Retired lecturer who was murdered with a crossbow ‘was conned out of more than £200,000’


Retired lecturer, 74, who was murdered with a crossbow ‘was conned out of more than £200,000 by fraudster who posed as a property developer over four years before he died’

  • Gerald Corrigan, 74,  befriended Richard Wyn Lewis in 2015, court heard
  • He and his partner paid out thousands over the next four years, jury heard 
  • Lewis denies 11 counts of fraud and one of intending to pervert course of justice


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Pictured: Gerald Corrigan, who was fatally shot with a crossbow

Pictured: Gerald Corrigan, who was fatally shot with a crossbow

Pictured: Gerald Corrigan, who was fatally shot with a crossbow 

A pensioner who was fatally shot with a crossbow was conned out of more than £200,000 in the years leading up to his death, a court has heard.

Gerald Corrigan, 74, and his partner Marie Bailey, 67, befriended Richard Wyn Lewis in 2015 and in the following four years paid out thousands of pounds which they believed was for property developments, land sales and horses, Mold Crown Court was told on Monday.

Prosecutor Peter Rouch QC said the reasons for Mr Corrigan’s murder outside his home in Anglesey, North Wales, in 2019 had nothing to do with the trial, but the alleged fraud offences came to light when Miss Bailey was interviewed by police after his death.

He said: ‘Wyn Lewis is a conman, he is a fraudster, and during the period spanned by this indictment he conned a number of different people out of serious amounts of money, sometimes hundreds of pounds and sometimes thousands, many thousands.

‘Throughout this time people lost their money and Wyn Lewis dishonestly kept it.’ 

Richard Wyn Lewis

Richard Wyn Lewis

Siwan Maclean

Siwan Maclean

Richard Wyn Lewis (left), of Holyhead, denies 11 counts of fraud and one count of intending to pervert the course of justice. His partner Siwan Maclean (right), 52, denies entering into a money laundering arrangement

Prosecutor Mr Rouch said Mr Corrigan and Miss Bailey met Lewis, 50, in 2015 and came to regard him as a ‘good and trusted friend’.

Lewis suggested to Mr Corrigan that he could make money by selling his home, Gof Du, for development and put him in contact with a potential buyer, John Halsall, and a man known as David who he said used to work in the planning department, the court heard.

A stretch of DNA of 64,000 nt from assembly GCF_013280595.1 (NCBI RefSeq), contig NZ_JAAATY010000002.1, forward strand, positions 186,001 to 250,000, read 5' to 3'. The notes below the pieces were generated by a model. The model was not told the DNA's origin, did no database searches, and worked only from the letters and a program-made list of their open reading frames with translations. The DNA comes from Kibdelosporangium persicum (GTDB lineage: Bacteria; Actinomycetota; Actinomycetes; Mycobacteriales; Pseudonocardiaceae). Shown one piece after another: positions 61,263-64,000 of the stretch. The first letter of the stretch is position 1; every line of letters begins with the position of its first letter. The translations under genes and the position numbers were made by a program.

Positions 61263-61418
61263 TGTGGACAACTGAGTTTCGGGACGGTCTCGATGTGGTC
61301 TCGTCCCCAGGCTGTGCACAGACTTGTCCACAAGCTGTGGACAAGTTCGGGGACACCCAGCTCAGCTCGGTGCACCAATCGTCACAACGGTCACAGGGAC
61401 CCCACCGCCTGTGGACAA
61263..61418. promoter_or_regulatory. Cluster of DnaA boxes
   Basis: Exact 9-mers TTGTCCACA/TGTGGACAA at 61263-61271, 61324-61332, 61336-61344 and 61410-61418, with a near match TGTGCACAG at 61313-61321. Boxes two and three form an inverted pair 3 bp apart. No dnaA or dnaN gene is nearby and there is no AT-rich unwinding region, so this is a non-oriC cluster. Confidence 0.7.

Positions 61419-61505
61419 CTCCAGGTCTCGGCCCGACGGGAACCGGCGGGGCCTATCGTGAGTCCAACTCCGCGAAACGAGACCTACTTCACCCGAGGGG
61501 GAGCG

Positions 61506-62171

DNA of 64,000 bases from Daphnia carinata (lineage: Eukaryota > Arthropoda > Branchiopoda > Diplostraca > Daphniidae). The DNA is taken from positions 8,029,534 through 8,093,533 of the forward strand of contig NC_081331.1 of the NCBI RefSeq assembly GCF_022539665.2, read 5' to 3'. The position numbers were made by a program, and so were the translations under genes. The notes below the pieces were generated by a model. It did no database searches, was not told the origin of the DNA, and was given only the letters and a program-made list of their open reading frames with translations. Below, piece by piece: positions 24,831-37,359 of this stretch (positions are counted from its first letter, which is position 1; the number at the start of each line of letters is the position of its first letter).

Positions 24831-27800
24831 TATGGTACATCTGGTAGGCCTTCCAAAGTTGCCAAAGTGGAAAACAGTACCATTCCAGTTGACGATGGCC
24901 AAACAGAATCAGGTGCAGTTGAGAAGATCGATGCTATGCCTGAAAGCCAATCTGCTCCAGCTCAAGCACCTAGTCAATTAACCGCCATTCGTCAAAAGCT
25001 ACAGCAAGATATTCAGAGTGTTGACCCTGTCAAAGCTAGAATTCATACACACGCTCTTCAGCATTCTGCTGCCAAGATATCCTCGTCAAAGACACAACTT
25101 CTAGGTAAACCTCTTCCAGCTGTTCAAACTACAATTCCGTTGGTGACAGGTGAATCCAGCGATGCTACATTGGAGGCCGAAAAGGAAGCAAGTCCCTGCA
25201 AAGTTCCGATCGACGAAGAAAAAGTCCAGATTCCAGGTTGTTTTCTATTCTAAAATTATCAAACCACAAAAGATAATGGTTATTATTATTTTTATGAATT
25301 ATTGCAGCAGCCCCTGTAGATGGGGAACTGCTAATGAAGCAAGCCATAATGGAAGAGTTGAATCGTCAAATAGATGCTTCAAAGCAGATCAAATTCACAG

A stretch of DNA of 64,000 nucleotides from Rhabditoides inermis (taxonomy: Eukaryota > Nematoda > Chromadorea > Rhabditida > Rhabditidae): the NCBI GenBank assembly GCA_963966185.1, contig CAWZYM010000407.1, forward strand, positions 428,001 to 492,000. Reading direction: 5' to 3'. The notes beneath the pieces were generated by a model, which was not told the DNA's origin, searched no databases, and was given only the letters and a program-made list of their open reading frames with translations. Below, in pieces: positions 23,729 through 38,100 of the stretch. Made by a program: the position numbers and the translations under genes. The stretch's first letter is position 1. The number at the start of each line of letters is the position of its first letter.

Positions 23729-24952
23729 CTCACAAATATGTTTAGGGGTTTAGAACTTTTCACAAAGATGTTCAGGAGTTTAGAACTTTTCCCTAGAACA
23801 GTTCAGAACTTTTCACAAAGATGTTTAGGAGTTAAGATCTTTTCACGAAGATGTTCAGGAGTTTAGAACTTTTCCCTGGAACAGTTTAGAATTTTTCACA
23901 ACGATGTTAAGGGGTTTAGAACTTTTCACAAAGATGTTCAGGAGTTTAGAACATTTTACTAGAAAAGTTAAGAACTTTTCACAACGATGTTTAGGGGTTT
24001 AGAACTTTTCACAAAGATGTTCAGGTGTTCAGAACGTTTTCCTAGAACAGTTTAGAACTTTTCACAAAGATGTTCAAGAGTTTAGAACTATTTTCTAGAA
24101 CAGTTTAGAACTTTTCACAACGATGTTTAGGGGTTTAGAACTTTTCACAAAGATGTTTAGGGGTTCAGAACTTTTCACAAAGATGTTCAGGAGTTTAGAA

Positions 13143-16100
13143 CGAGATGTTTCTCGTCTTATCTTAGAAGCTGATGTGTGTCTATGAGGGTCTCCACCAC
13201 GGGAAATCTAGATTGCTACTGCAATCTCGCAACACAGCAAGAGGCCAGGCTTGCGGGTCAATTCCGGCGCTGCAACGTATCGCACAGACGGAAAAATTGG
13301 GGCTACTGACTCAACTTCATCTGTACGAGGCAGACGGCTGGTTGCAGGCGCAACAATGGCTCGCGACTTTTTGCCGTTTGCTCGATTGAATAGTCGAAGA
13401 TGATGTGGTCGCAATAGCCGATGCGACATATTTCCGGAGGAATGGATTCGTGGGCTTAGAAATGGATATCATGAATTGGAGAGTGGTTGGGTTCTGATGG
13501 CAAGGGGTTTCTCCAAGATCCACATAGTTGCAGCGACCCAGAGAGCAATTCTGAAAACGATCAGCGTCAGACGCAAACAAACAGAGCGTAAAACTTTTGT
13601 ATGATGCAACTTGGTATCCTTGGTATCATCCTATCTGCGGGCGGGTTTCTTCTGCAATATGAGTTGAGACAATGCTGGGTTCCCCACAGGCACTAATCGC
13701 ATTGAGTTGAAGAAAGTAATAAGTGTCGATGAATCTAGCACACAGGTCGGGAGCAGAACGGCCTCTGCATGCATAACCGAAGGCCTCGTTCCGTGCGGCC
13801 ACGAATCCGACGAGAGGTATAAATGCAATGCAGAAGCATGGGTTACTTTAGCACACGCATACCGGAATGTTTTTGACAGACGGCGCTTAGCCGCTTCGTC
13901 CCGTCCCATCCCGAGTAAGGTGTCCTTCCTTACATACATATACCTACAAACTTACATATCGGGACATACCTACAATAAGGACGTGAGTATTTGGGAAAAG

Mr Corrigan spoke to the men over the phone, but police later found the numbers he used for them were registered to Lewis.

He handed over cash to Lewis for planning applications, the purchase of nearby land and to set up an offshore bank account, the court was told.

But Mr Rouch said no planning applications were made and no land was bought.

He said: ‘The whole thing was a sham, a complete con, which cost Gerry Corrigan and Marie Bailey many thousands of pounds.’

Pictured: Mr Corrigan's home where he was shot with a crossbow and later died in hospital

Pictured: Mr Corrigan's home where he was shot with a crossbow and later died in hospital

Pictured: Mr Corrigan’s home where he was shot with a crossbow and later died in hospital

The couple also paid thousands of pounds to Lewis for horses which he claimed to have bought for them, the court heard.

The court heard Miss Bailey, who has multiple sclerosis, transferred £50,000 to the account of Lewis’s partner Siwan Maclean which she believed was to buy a former school in Llanddona, Anglesey, that she could sell on to a developer. 

But, Mr Rouch said, the building had already been bought by the local village hall committee four months before she transferred the money.

He said Lewis was paid by Miss Bailey to take away her car after telling her it needed to be scrapped, but went on to sell it for £5,300.

Miss Bailey estimated they had given at least £200,000 to Lewis, the jury heard.

Mr Rouch said: ‘She said by the end she and Mr Corrigan were virtually cleaned out of all available cash.

‘About two days before Mr Corrigan was shot with a crossbow, Mr Corrigan gave Wyn Lewis £200 in cash which was all he could afford.

‘He apparently told Wyn Lewis at the time ”there is no more money”.’

Analysis of the couple’s bank accounts showed extra withdrawals of £170,000 from the time they met Lewis, which added to the £50,000 bank transfer by Miss Bailey would make a total of £220,000, Mr Rouch said.

Lewis, of Holyhead, denies 11 counts of fraud and one count of intending to pervert the course of justice.

His partner Maclean, 52, denies entering into a money laundering arrangement.

The trial continues. 

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